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Using the funding received from Loro Parque Foundation, the scientists of the Canarian Association of Research and Conservation of Elasmobranchs (ElasmoCan) were able to tag a shark with a satellite device for the first time in the Canary Islands. Thanks to this achievement, the experts will now be able to study the range and depth of movement of the specimen, as well as its preferences for water temperatures.

The specimen to be studied is a smooth or horned hammerhead shark. Currently, the limited knowledge about these animals confirms the presence of two species in the waters of the Canary Islands. In general, there is very little photographic evidence of their sightings available on the social networks. At the same time, hammerhead sharks are easily caught in varied fishing techniques and, consequently, their mortality rates are quite high. Due to their swimming capacities and behaviour, these statistics cover vast geographic areas and include several countries. This poses major difficulties for creation of effective measures for the conservation of the species.

In light of this situation, ElasmoCan has developed a research project called ‘Hammerhead Shark Research’, which aims at gaining basic understanding of these species, which would enable the management and protection of their regional populations. The research study focuses on tagging sharks in the islands of Gran Canaria, Fuerteventura and Lanzarote. The research locations were chosen based on the registered sightings of these animals by professional and amateur fishermen. Such approach has enabled the scientists to confirm the presence of younger specimen of the sharks in these coastal waters, register their biological data and sample their tissues. These will prove useful in future studies of these species in the general geographic zones and the tropics.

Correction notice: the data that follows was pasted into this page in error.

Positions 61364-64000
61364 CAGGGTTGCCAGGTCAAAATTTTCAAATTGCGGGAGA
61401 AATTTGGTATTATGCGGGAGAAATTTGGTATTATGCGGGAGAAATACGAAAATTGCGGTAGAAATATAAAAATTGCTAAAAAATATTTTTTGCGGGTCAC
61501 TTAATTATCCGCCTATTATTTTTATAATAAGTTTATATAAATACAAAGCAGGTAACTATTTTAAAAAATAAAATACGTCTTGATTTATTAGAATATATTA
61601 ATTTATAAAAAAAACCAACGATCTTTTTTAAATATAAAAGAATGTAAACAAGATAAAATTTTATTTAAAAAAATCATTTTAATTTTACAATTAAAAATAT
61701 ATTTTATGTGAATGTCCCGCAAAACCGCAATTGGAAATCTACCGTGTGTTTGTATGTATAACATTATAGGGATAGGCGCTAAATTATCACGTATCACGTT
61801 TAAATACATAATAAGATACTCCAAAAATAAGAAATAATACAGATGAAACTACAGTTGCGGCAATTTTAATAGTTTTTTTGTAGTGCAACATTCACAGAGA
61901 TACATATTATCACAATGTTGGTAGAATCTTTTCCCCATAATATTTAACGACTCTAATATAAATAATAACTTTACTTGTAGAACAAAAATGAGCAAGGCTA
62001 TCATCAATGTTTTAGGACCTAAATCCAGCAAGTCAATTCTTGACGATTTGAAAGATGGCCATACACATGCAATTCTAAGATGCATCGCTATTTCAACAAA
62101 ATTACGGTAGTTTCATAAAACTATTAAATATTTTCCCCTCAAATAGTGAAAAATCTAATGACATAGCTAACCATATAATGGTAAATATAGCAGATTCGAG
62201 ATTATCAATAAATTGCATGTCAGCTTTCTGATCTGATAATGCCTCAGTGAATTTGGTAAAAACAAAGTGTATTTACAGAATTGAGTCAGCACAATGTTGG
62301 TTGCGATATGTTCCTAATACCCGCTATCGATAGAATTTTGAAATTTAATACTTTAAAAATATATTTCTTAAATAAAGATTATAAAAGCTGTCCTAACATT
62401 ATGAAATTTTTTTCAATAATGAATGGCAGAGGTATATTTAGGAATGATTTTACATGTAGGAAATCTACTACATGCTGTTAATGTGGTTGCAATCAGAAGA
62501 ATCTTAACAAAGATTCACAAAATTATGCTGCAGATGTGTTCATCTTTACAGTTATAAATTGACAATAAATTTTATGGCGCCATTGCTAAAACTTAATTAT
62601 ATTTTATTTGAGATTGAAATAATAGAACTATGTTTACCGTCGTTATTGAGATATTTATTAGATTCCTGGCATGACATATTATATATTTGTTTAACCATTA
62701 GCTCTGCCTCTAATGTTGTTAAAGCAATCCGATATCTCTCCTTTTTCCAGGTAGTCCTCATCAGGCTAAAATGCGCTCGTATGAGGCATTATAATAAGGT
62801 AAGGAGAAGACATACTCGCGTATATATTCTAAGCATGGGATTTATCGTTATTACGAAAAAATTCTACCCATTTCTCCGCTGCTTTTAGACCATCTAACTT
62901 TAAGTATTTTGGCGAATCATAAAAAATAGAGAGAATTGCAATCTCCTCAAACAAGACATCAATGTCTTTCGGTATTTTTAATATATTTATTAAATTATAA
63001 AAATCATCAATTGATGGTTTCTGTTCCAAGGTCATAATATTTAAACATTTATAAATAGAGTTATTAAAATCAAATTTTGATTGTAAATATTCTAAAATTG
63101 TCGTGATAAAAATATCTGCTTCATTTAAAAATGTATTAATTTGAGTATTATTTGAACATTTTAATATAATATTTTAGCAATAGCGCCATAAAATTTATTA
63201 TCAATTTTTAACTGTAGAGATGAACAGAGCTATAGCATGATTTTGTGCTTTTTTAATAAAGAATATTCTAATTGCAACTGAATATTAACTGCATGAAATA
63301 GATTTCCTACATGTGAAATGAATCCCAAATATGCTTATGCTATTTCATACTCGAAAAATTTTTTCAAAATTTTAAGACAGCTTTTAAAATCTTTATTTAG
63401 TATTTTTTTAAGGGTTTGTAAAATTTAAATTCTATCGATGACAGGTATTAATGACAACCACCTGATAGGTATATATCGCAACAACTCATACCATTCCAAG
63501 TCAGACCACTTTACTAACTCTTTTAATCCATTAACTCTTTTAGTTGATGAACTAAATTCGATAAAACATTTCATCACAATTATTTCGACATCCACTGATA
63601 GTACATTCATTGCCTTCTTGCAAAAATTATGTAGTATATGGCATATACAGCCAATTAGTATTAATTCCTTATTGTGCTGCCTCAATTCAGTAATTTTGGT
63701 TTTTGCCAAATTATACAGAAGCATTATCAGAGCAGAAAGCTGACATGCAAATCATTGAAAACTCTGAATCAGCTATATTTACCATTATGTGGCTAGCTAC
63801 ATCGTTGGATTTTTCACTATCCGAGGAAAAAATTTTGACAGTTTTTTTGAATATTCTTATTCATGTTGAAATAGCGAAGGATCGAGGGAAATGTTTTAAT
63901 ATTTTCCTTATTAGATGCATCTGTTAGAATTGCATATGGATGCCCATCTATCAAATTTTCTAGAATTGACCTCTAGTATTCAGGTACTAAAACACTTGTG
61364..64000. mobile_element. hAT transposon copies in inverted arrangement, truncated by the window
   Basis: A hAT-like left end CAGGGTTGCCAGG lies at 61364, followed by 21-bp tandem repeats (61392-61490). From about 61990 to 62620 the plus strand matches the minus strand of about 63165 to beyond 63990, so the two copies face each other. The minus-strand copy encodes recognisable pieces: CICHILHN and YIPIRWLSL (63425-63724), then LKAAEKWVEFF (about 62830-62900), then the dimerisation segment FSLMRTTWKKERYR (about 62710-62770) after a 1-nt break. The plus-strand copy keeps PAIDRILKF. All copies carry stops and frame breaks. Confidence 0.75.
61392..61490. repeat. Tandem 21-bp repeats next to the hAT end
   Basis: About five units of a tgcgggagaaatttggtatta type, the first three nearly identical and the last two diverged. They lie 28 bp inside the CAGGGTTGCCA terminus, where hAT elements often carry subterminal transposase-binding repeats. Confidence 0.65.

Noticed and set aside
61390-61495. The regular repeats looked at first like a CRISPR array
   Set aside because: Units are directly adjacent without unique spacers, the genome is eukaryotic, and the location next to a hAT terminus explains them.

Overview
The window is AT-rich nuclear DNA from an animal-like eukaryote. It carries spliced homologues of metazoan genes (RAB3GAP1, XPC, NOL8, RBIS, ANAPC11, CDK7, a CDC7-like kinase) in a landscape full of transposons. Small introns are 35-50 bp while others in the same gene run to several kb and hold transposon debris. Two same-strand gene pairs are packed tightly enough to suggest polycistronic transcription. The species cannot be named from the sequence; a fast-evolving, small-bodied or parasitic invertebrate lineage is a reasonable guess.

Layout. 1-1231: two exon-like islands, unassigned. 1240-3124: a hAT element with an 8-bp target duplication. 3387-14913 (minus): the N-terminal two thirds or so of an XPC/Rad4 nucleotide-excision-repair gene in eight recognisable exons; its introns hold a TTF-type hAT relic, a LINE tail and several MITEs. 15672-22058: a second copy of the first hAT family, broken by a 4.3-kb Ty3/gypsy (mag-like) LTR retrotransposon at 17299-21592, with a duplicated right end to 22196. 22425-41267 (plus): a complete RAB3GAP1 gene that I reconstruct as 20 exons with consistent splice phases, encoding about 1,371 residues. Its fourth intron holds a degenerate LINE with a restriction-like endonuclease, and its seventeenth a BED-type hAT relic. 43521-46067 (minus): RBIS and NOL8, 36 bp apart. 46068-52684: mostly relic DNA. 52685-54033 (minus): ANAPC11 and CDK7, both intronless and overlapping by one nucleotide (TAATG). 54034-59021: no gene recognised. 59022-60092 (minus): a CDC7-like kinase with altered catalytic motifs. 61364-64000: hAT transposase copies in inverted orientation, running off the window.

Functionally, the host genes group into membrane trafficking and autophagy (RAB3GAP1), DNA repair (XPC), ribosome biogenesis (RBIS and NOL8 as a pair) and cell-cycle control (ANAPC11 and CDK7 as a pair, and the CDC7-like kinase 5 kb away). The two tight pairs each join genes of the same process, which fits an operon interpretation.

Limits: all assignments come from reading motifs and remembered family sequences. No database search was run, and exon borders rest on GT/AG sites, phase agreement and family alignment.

Furthermore, the project has been able to expand its research capacity by using the telemetry technology, which allows remote data transmission. Dr. Filip Osaer, a project leader from ElasmoCan, highlighted the importance of this initiative, which uses cutting-edge technology, for the Canarian Archipelago. He explained that the research team utilizes a Pop-up Satellite Archival Tag (PAT tag) that is capable of storing information about temperature, depth, and light intensity.

Another interesting aspect of the project is that the tagging device will release itself from the animal after six months, while the data will be stored and transmitted via satellite. A reward will be offered to the person/s who will help to find the device and returns it to ElasmoCan.

Founded in 1994, Loro Parque Foundation has invested to date over US$ 17 million in research and conservation projects for numerous endangered species, and has developed more than 135 in situ and ex situ projects worldwide. Presently, there are several projects carried out to protect and conserve marine biodiversity in the Canary Islands, one of which is the hammerhead shark research project realized in collaboration with ElasmoCan.